What’s so special about Steven Starr’s restaurants? This semester, Temple journalism student Geno Cantell will explore the intricacies of some of Starr’s acclaimed Philadelphia restaurants. I sat down with Geno to talk about his upcoming endeavor.
Jon Ginsburg: So why did you choose Starr restaurants as your beat?
Geno Cantell: I chose Starr restaurants because I’m a very food-absorbed person. I love cooking, and I love going out to eat. My oldest sister went to Drexel University, and she’s worked at several Starr restaurants. Everyone in my family is really into food, and she got me into it. Now I work at a Starr restaurant, so I figured this would be something cool to look into.
JG: Which Starr restaurants have you been to?
GC: I’ve eaten at Buddakan, Pod, Dandelion, and Continental. There’s a Continental and a Buddakan in Atlantic City, where I’m from. I’ve only eaten at the Buddakan in Atlantic City and the Continental in Philly.
JG: How are Starr restaurants different than other restaurants?
GC: They’re very corporate, the way everything is run and calculated. Also, their managers are a lot more hands-on than I’ve seen at other places. And I feel like they’re a lot more upscale, or they’re probably on the same scale as most restaurants in Philly. Most of the ones I plan on going to are in the Rittenhouse area, so they’re all relatively expensive. They all also offer some type of different environment.
JG: How do you think they fit into Philadelphia’s scene, exactly?
GC: I feel like one thing people come [to Philadelphia] for is food. It has so much to offer in such a little amount of space. All of these restaurants are within about 3.5 miles of each other, so you can practically visit each part of the world within this tiny amount of space.
JG: Do you have any knowledge on the history of Starr restaurants?
GC: Not entirely. I’ve tried reading a little into Stephen Starr himself. I know he worked in the restaurant industry and opened up one place first. I don’t know what that place was, and I don’t even know if it’s still open. But he just took off somewhere, and now he’s humongous. I think he began in Philadelphia, and now he’s got places in Chicago, [Washington] D.C., New York, Atlantic City, and I think one in Florida as well.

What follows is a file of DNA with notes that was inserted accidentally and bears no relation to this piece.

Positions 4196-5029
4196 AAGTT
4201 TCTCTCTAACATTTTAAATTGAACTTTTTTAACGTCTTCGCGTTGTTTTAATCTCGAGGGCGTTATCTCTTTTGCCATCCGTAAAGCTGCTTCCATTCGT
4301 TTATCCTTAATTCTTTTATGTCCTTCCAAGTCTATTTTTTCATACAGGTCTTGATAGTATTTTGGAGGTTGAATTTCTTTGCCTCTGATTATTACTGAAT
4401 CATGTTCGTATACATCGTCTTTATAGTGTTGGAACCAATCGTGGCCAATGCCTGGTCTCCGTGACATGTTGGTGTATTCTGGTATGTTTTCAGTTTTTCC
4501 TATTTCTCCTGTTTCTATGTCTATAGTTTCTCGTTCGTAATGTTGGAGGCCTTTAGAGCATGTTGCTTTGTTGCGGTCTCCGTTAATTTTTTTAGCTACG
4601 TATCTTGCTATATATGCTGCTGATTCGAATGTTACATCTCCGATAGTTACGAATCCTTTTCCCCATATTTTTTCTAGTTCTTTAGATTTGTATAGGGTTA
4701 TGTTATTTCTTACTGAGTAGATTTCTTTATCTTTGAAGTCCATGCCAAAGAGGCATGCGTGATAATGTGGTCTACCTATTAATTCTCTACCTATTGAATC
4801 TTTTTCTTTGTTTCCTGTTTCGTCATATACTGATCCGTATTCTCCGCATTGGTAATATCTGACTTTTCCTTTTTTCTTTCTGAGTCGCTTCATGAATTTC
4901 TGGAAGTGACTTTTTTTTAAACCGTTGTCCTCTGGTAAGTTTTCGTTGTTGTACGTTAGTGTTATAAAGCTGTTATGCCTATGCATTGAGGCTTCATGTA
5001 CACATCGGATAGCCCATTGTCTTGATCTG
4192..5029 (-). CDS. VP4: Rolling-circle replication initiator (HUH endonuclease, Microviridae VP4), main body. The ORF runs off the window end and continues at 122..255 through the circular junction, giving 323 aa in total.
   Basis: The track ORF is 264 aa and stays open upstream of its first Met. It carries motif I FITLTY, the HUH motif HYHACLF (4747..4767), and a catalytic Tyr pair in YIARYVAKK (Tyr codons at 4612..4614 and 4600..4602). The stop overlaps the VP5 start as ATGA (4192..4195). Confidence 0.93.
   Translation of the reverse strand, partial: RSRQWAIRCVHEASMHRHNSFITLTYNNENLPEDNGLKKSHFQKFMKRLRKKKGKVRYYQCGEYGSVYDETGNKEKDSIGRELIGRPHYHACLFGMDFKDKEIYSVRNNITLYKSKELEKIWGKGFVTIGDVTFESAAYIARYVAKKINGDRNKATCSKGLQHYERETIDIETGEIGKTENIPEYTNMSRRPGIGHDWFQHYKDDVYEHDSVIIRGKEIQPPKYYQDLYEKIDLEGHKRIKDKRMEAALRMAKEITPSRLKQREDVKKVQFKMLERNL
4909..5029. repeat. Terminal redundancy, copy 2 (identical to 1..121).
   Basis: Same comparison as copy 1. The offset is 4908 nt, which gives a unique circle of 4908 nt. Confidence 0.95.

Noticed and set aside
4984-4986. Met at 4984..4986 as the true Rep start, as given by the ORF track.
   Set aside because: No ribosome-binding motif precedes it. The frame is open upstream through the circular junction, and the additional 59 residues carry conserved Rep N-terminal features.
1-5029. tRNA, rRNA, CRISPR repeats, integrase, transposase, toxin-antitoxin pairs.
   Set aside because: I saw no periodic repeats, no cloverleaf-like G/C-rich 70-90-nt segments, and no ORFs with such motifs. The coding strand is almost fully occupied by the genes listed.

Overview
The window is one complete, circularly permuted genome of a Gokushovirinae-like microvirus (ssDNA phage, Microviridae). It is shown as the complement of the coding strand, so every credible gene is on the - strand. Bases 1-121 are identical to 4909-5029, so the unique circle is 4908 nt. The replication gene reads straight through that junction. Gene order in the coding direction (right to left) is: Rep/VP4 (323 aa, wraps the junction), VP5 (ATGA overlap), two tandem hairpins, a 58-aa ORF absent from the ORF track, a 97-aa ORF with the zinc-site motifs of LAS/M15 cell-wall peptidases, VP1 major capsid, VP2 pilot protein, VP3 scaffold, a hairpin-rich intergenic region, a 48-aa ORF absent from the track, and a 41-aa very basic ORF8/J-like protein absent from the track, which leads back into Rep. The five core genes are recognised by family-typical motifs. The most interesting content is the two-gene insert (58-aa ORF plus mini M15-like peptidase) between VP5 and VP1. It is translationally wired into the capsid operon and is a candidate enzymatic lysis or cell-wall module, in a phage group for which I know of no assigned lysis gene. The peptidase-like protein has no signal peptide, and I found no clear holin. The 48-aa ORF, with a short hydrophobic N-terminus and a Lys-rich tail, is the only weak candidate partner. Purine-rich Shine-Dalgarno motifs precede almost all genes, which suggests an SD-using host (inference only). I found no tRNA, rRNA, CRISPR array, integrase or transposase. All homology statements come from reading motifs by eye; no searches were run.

JG: You’ve been to some of these restaurants. As you said, there’s something for everyone. How are his restaurants different from each other, and what similarities do they share?
GC: The number one thing you’ll notice when you walk in is that each one has its own environment. If you walk into Pod, it’s like you’re walking into the year 3000. There are these rooms with tables that are kind of in these little domes, and they’ve got crazy colored windows. You walk into Buddakan, there’s a gigantic golden Buddha that’s about 50 feet tall and sits at the end of a long table. You walk into Dandelion, and it’s like you’re walking into a pub in Harry Potter. It’s very London-esque. But they’re the same because each one has something unique to offer. And the food at each one fits the scene, the essence.
JG: Now, have you ever considered a career in the restaurant industry?
GC: Actually I have, but only in dramatic cases where I could be wildly, wildly successful. I wouldn’t want to be working a restaurant year-round, as an adult with a family. I’d really like to own my own place. I’ve worked at some family-run places, and it would be awesome to have my place someday, do my own things with the food and the environment. I feel like I could create something cool, but that’s a far-fetched dream for me.
JG: So you cook well?
GC: Yes, I cook. Only really for myself and my girlfriend, but I experiment. I brined pork chops the other day for the first time and that was thrilling, let me say. They turned out fantastic.
JG: Do you have any story ideas yet for your beat?
GC: The professor who was in for Shannon talked about doing a profile on a server, or a food runner, or a cook, and that gave me a bunch of ideas. I wanted to do a lot on food, although I was advised to stay away from that. But it’s just so hard to resist when there’s so much that you want to talk about and look at…and eat!
JG: Have you ever done any previous restaurant or food reporting?
GC: Only on GrubHub, so nothing too interesting.
JG: But as a journalist, could you see yourself being, let’s say, a food critic someday?
GC: Absolutely, I think I totally could be. I come from a family that’s bound together by food. It’s probably a third of my life: family, basketball, and food. So I can definitely see myself covering it journalistically in the future.
JG: What do you think you could get out of covering this beat? How do you think it could benefit you beyond this class, beyond doing some assignments and getting a grade?
GC: It’ll be nice to learn how to budget a deadline, a weekly deadline, and to actually get out there and find people to talk to. That’s what I’m really looking forward to getting out of this class, just forcing myself out there and trying to talk to people.
JG: Could you see this escalating to a food blog, or something along those lines in the future?
GC: That’d be cool, I’d like that. You’re putting that in my mind right now, but I could totally see that happening. That’s a good idea!